Shiitake mushrooms! Bremerton kids offer alternatives to swear words
July 4, 2008 · Updated 1:07 PM
Last week Wendy McPhetres Mountain Middle View connections class shared their feelings about why people swear. This week they give advice and substitute words.
Knights and Squires should Dare Not To Swear! because they are always setting an example for someone.
Alternatives: fudge, poop, and popsicle
- Sammy, seventh grade
If you swear, your buddies might think youre a poser. Usually, you dont look as cool as you think. Also you always seem more professional if you use NICE words, it may open more doors for you!
Alternatives: Hot dog!, Oh my lanta, sweet niblits, and monster trucks
- Willow, seventh grade
Its not cool it makes you look stupid.
Alternatives: Mother of a pearl, fudge, shiitake mushrooms
-Tricia, seventh grade
Its bad. Its not cool, and it becomes a habit and it can get you in trouble.
Alternatives: frik, freak, beach, crud, shoot, dang and frak
-Jared, seventh grade
You may not make a good, if not a great impression on people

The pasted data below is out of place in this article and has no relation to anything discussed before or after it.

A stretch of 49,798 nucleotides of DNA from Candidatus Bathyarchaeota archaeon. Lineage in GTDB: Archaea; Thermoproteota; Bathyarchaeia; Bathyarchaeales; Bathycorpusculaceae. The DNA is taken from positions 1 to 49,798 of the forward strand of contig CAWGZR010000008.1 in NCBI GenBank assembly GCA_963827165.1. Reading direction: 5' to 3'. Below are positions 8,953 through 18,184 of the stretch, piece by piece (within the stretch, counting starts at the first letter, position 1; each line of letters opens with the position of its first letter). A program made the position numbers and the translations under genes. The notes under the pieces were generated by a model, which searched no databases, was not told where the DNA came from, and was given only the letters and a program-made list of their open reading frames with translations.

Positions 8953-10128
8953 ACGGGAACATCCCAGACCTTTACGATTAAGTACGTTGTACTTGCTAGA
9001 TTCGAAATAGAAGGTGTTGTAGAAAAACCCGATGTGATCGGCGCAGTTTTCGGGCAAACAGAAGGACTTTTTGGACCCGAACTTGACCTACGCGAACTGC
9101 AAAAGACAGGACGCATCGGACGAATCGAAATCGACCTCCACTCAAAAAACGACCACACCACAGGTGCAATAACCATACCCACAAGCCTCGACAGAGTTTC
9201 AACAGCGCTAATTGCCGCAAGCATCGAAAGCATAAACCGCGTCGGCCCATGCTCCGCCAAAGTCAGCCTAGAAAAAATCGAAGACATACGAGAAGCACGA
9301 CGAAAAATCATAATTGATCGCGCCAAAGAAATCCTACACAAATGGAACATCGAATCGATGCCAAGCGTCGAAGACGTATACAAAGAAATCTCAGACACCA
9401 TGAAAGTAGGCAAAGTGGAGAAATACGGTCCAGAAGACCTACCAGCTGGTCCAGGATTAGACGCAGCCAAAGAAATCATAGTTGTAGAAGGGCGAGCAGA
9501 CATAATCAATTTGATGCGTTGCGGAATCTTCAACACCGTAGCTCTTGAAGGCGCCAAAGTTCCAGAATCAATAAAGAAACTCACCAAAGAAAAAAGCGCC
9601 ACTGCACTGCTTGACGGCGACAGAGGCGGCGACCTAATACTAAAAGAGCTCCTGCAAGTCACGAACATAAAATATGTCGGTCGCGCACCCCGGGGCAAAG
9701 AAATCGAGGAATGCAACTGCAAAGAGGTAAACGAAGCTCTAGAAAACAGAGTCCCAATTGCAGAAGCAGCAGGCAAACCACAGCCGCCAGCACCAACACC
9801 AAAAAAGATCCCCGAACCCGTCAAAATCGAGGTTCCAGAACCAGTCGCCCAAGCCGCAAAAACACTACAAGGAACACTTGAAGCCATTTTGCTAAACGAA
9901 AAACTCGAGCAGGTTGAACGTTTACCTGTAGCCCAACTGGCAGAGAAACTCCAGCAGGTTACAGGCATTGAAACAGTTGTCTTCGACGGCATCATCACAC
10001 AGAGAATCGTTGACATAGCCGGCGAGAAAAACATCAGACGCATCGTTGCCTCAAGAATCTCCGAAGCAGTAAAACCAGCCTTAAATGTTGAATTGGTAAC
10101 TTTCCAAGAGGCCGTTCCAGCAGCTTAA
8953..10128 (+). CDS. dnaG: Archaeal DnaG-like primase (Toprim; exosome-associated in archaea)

Alternatives: bullfrog, fudge, heck, shizzle, cheese and rice
-Amanda, seventh grade
It can hurt people more then you think.
Alternatives: Instead of shut up you can say, please be quiet.
-Dominic, seventh grade
Older teens influence younger kids. Swearing can also get you in trouble at school. It can hurt your chances of getting a job. And lots of people are offended by swearing.
Alternatives: Darn it, shoot, crud, Oh no/oh man and Aww!
-Cameron, seventh grade
Squires and Knights are suppose to impress!
-Andrew, seventh grade
As a sixth grader walks by, you say a swear word and they say the same thing. At home you could have a little person and they hear you say something bad. So Dare Not To Swear!
Alternatives: Sweet mother, Holy cheese, crackers of pearl, Oh darn, dagnabit, and Oh cheese sticks.
-Lisa, seventh grade
Its rude and not respectful.
-Janelle, seventh grade
It makes it so others cant concentrate and people need to learn other words.
Alternatives: Please stop, quiet, and tell a teacher.
-Chad, seventh grade